NS5B polymerase

NS5B polymerase is one of the most attractive targets for developing new drugs to block Hepatitis C virus (HCV) infection.

1026785-55-6
Lomibuvir
1026785-55-6
675184-27-7
HCV371
675184-27-7
B0084-462269
BMS-791325 HCl
958002-36-3

Background


NS5B, the putative HCV RNA dependent RNA polymerase (RdRP), functions in association with viral non-structural proteins and cellular factors to synthesize a negative strand HCV antigenome in vivo. The viral antigenome in turn serves as a template for generation of additional positive strand genomes during replication. NS5B is known to have a highly hydrophobic 21 amino acid carboxylterminal domain that functions as a transmembrane insertion sequence. This NS5B C-terminal domain is essential in vivo for viral replication. Initial studies sought to identify the cellular localization of NS5B, and immunofluorescence studies of mammalian cells (COS7 cells) expressing NS5B from a transfected plasmid, revealed that NS5B is present within fine speckles in the cytoplasm that accumulate in the perinuclear regions. Subsequently, NS5B was found to associate with both membrane and cytosolic fractions, as suggested by the immunoflorescence localization.

The function of NS5B in HCV

The activity of the HCV polymerase, NS5B has been implicated in the persistence of viral infection, and the polymerase itself has been considered to be an immune evasion molecule. One of the hypotheses as to why HCV is successful as a persistent viral infection is that HCV establishes a 'pool' of genetically divergent RNA genomes in an infected individual over time. This viral population is referred to as a 'quasispecies swarm,' which is defined as a closely related self-replicating population that evolves as a single unit, when placed under environmental pressure. Studies indicate that the genetic variation between each distinct HCV genome ranges from about 1-5% in quasispecies. This strategy is hypothesized to benefit the virus by generating a large pool of genetic variants that can quickly adapt to host immunosurveillance, and confer resistance to anti-virals such as interferon-α. This hypothesis was generated to explain in part the observations that in chronically infected chimpanzees and humans, where CD8(+) cytotoxic T lymphocytes fail to clear the HCV infection, there is a higher degree of mutation in viral RNA sequences coding for proteins that contain T cell epitopes. NS5B mediates viral survival by generating mutations enriched in the Hyper Variable Regions (HVR) of E2, the envelope glycoprotein, and NS5A. The residues encoded by the HVR of E2 are very permissive to mutation; thus the HVR sequence may vary by as much as 50% or more in strains isolated from different patients. There is evidence suggesting that mutagenesis of the E2 HVR's mediates escape from the immune system, given that B-cell derived antibodies do not recognize these new epitopes.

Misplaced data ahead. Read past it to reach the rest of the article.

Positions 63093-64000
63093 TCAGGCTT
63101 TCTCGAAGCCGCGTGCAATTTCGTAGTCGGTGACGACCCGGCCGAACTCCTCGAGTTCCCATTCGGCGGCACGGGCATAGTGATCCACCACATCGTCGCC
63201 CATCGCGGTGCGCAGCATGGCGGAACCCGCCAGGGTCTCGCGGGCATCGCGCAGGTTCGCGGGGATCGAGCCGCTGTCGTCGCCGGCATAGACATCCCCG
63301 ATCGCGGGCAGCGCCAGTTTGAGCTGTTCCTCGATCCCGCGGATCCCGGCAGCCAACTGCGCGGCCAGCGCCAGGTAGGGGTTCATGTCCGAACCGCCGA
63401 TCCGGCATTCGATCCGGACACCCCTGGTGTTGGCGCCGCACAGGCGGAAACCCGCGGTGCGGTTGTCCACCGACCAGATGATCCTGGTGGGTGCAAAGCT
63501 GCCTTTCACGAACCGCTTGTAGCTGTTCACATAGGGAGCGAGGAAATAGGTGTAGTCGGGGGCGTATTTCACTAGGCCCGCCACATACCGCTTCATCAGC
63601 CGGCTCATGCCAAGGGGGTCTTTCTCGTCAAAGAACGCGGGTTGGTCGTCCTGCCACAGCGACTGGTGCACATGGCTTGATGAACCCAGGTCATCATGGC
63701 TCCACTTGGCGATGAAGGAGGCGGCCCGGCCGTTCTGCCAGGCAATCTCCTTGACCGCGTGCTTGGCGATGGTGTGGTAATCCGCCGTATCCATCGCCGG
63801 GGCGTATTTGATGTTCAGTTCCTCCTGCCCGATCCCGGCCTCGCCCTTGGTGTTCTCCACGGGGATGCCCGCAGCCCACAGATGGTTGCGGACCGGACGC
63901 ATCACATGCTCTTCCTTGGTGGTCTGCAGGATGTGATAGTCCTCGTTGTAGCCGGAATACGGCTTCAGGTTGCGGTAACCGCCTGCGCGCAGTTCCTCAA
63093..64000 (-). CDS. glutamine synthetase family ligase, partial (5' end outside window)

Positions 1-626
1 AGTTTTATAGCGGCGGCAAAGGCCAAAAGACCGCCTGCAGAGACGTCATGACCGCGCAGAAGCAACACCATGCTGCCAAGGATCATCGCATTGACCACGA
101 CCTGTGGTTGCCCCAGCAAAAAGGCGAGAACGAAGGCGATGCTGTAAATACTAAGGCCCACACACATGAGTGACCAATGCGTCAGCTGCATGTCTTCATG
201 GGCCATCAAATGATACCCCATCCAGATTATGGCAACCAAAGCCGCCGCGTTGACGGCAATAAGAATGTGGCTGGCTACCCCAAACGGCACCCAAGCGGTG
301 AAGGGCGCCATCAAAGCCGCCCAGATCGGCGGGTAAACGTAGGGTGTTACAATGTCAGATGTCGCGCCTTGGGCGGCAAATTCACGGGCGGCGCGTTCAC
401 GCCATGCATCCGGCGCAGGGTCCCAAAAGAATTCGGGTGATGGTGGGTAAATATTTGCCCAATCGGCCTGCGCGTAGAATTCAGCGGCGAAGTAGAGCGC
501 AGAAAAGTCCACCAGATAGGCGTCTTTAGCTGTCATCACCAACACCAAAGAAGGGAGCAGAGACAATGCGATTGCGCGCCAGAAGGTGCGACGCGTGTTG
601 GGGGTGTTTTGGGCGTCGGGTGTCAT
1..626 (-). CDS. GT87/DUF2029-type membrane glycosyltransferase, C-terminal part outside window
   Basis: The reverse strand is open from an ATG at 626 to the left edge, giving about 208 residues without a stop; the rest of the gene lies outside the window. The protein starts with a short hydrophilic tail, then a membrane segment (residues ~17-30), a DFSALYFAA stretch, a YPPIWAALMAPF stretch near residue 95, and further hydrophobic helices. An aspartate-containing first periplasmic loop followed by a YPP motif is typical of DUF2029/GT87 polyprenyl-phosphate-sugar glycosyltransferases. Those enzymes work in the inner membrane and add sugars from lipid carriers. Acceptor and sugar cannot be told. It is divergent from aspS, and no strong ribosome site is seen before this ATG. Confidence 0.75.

Generation of quasispecies is solely the result of NS5B infidelity during the genome replication cycle. Since the mechanism of action of NS5B in HCV's replication is not fully understood, the contribution of other activities to mutagenesis or quasispecies formation (such as the proposed template switching activity of NS5B as described below) have not been uncovered. Thus, my effort has been to understand the biochemical behavior of NS5B. Data indicates that the quasispecies generated by NS5B could mediate mutational escape (from CD8(+) T-cells) by generating viable HCV genomes whose encoded proteins are impaired in binding to MHC (major histocompatability complex) molecules, or that are refractory to proteosomal destruction.

Reference:

Cilia, S. M. (2009). In vitro biochemical studies of NS5B, the HCV RNA dependent RNA polymerase. University of California, Berkeley.